The way some things are named is truly amazing. In one of our previous articles, we talked about the reason that the output power of machines is measured in ‘horsepower‘. Now, it’s time to talk about our own beloved galaxy, that, in addition to our solar system, houses hundreds of other solar systems, as well as billions of exoplanets, comets and countless other celestial bodies.
But why is it called the ‘Milky Way’? Well, before we get into the details of that, let’s rewind a little bit.
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What is the Milky Way?
If I was telling this to a 7-year-old, I’d say that the Milky Way is the galaxy in which we live. It’s a gigantic barred spiral galaxy whose diameter ranges somewhere between 100,000 to 120,000 light years. And let me tell you, one light year equals 9.461 trillion kilometers (5.878625 trillion miles)! It’s so incredibly massive that using the word ‘big’ to describe it feels like an insult to its enormous size.
Given how mammoth the Milky Way is, it comes as no surprise that it is home to countless celestial bodies. It’s estimated to have at least 100 billion planets, roughly 400 billion stars and billions of other objects flying through the Milky cosmos. These are still only estimates, since we don’t really know for sure the colossal extent of its contents.
Note that the Milky Way is not the only galaxy out there; it’s actually part of a large bunch of galaxies known as the Local Group. This Group consists of nearly 30 members; ours is the second-largest galaxy, followed by the Triangulum Galaxy (also known as M33). The largest member of the group, the Andromeda Galaxy (also called M31) is actually on a collision course with our galaxy. Our solar system is located within the disk of the Milky Way, but far from its center, on one of the spiral-shaped concentrations of dust and gas called the Orion Arm.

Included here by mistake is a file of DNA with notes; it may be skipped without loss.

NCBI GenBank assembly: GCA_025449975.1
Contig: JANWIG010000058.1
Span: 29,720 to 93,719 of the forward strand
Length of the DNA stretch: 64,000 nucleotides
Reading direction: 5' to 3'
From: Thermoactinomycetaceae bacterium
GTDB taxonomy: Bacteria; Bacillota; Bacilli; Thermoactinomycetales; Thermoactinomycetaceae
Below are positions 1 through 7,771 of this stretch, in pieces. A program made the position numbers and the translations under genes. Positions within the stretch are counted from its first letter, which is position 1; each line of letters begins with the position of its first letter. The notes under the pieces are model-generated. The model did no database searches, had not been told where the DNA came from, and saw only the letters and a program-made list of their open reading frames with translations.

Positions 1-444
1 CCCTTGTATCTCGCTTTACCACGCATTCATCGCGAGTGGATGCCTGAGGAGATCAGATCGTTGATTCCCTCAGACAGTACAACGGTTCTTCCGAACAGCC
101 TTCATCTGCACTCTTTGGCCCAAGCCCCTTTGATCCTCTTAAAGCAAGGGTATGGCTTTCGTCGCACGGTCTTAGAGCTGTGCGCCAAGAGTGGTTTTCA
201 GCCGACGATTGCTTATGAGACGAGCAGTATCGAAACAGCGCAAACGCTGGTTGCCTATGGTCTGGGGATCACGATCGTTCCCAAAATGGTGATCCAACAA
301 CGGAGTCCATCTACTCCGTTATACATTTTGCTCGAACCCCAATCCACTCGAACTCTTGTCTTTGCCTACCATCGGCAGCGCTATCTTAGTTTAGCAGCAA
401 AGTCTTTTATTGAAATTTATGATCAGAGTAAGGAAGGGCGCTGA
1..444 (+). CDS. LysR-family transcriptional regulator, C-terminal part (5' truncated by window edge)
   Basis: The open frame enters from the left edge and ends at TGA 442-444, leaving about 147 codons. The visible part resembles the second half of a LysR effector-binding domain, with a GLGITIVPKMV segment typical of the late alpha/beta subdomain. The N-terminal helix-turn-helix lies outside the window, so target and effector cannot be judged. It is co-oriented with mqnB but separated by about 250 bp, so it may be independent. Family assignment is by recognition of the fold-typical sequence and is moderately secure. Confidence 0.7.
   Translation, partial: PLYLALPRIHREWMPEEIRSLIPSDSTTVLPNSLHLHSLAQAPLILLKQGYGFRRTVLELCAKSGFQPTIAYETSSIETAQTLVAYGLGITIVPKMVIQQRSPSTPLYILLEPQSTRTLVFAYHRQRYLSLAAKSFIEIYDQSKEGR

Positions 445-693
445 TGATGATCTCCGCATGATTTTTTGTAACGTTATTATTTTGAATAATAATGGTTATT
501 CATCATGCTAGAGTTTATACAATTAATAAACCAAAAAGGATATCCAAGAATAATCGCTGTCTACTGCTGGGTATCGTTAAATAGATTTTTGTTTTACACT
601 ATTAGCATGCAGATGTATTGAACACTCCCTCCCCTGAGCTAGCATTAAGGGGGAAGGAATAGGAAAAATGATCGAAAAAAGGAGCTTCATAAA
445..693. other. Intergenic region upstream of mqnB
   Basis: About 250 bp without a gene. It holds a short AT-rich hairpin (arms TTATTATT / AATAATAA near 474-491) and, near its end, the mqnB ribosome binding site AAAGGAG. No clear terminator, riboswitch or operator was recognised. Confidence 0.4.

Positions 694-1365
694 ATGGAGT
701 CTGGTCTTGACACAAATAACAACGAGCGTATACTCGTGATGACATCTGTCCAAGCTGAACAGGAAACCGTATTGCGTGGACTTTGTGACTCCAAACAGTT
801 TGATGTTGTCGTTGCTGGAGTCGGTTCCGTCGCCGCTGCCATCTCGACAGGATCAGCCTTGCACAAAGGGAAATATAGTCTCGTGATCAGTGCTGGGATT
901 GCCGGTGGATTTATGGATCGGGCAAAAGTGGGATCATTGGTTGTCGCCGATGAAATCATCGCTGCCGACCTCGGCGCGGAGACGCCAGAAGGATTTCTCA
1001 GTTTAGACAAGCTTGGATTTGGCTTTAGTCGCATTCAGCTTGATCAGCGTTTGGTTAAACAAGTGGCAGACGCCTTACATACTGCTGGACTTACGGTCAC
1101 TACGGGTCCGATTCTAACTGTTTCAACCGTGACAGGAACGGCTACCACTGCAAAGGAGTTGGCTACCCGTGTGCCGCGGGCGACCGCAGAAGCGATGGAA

Now that you have a little background about our home galaxy, let’s find out why it has such an unusual name.
Why is it called the ‘Milky Way’?
Our galaxy owes its name to the way it looks. If you’ve ever observed a picture of the Milky Way, you will have noticed a dim glowing band racing across the night sky surrounded on all sides by countless indistinguishable bright stars.
The Ancient Romans called it ‘via lactea’ which quite literally meant a ‘milky way/road’. Also, the word ‘galaxy’ is derived from a Greek word for ‘milk’. Although there is not absolute proof as to why they named our galaxy as something related to milk, some researchers believe what seems to be the most likely and also most plausible reason for the name – its appearance against the night sky.
The milky band that you see on the edge of the Milky Way is actually a concentrated chunk of millions upon millions of stars that shine incredibly brightly. Also, the image of the Milky Way that we see up in the night sky in unpolluted areas (especially remote, rural locations) is on its side; it is due to the angle of viewing that the galaxy appears to be a thin, shiny arc of light, rather than an enormous, bright disk.
Different cultures, different names
Although the name Milky Way is the predominant nickname of our galaxy, it’s interesting to note that various cultures often use different names to refer to our spot in the cosmos. For example, Norwegians call it ‘Melkeveien‘, the Chinese have a name for it that literally means ‘silver river’, in Germany it’s called ‘Milchstrasse‘, and it’s called ‘Aakaash-ganga‘ – meaning ‘Ganges river of Heaven’ – in Hindi.
Regardless of the language and culture, you’ll notice that there’s always an unmistakable reference to a road, path or river, along with something to convey brightness, all of which is a clear reference to the appearance of the Milky Way in our night sky.